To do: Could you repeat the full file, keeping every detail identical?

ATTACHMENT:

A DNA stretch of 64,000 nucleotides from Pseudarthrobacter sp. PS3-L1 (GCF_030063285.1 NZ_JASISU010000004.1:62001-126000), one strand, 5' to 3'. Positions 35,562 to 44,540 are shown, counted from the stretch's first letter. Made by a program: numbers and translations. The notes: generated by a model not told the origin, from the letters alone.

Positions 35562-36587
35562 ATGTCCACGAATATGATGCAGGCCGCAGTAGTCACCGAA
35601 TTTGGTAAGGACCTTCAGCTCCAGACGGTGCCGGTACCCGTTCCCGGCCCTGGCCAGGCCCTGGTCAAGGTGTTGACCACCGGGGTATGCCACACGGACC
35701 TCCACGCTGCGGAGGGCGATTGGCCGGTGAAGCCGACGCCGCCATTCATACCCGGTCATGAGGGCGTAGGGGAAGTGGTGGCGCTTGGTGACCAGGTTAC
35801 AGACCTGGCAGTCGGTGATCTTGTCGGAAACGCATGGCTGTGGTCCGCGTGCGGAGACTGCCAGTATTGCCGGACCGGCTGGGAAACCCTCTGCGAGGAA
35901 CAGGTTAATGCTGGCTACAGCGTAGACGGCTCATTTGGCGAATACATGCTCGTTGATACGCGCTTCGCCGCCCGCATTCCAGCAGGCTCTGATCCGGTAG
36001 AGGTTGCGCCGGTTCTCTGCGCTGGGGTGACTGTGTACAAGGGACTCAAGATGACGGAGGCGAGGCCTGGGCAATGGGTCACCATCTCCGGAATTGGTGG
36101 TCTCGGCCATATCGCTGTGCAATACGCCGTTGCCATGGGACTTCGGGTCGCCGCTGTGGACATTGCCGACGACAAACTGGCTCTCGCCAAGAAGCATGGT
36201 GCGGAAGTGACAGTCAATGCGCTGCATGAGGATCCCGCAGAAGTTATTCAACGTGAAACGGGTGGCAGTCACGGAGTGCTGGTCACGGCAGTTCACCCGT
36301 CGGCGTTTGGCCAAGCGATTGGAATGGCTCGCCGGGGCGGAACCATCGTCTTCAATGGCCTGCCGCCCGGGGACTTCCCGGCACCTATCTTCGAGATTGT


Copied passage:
A DNA stretch of 64,000 nucleotides from Pseudarthrobacter sp. PS3-L1 (GCF_030063285.1 NZ_JASISU010000004.1:62001-126000), one strand, 5' to 3'. Positions 35,562 to 44,540 are shown, counted from the stretch's first letter. Made by a program: numbers and translations. The notes: generated by a model not told the origin, from the letters alone.

Positions 35562-36587
35562 ATGTCCACGAATATGATGCAGGCCGCAGTAGTCACCGAA
35601 TTTGGTAAGGACCTTCAGCTCCAGACGGTGCCGGTACCCGTTCCCGGCCCTGGCCAGGCCCTGGTCAAGGTGTTGACCACCGGGGTATGCCACACGGACC
35701 TCCACGCTGCGGAGGGCGATTGGCCGGTGAAGCCGACGCCGCCATTCATACCCGGTCATGAGGGCGTAGGGGAAGTGGTGGCGCTTGGTGACCAGGTTAC
35801 AGACCTGGCAGTCGGTGATCTTGTCGGAAACGCATGGCTGTGGTCCGCGTGCGGAGACTGCCAGTATTGCCGGACCGGCTGGGAAACCCTCTGCGAGGAA
35901 CAGGTTAATGCTGGCTACAGCGTAGACGGCTCATTTGGCGAATACATGCTCGTTGATACGCGCTTCGCCGCCCGCATTCCAGCAGGCTCTGATCCGGTAG
36001 AGGTTGCGCCGGTTCTCTGCGCTGGGGTGACTGTGTACAAGGGACTCAAGATGACGGAGGCGAGGCCTGGGCAATGGGTCACCATCTCCGGAATTGGTGG
36101 TCTCGGCCATATCGCTGTGCAATACGCCGTTGCCATGGGACTTCGGGTCGCCGCTGTGGACATTGCCGACGACAAACTGGCTCTCGCCAAGAAGCATGGT
36201 GCGGAAGTGACAGTCAATGCGCTGCATGAGGATCCCGCAGAAGTTATTCAACGTGAAACGGGTGGCAGTCACGGAGTGCTGGTCACGGCAGTTCACCCGT
36301 CGGCGTTTGGCCAAGCGATTGGAATGGCTCGCCGGGGCGGAACCATCGTCTTCAATGGCCTGCCGCCCGGGGACTTCCCGGCACCTATCTTCGAGATTGT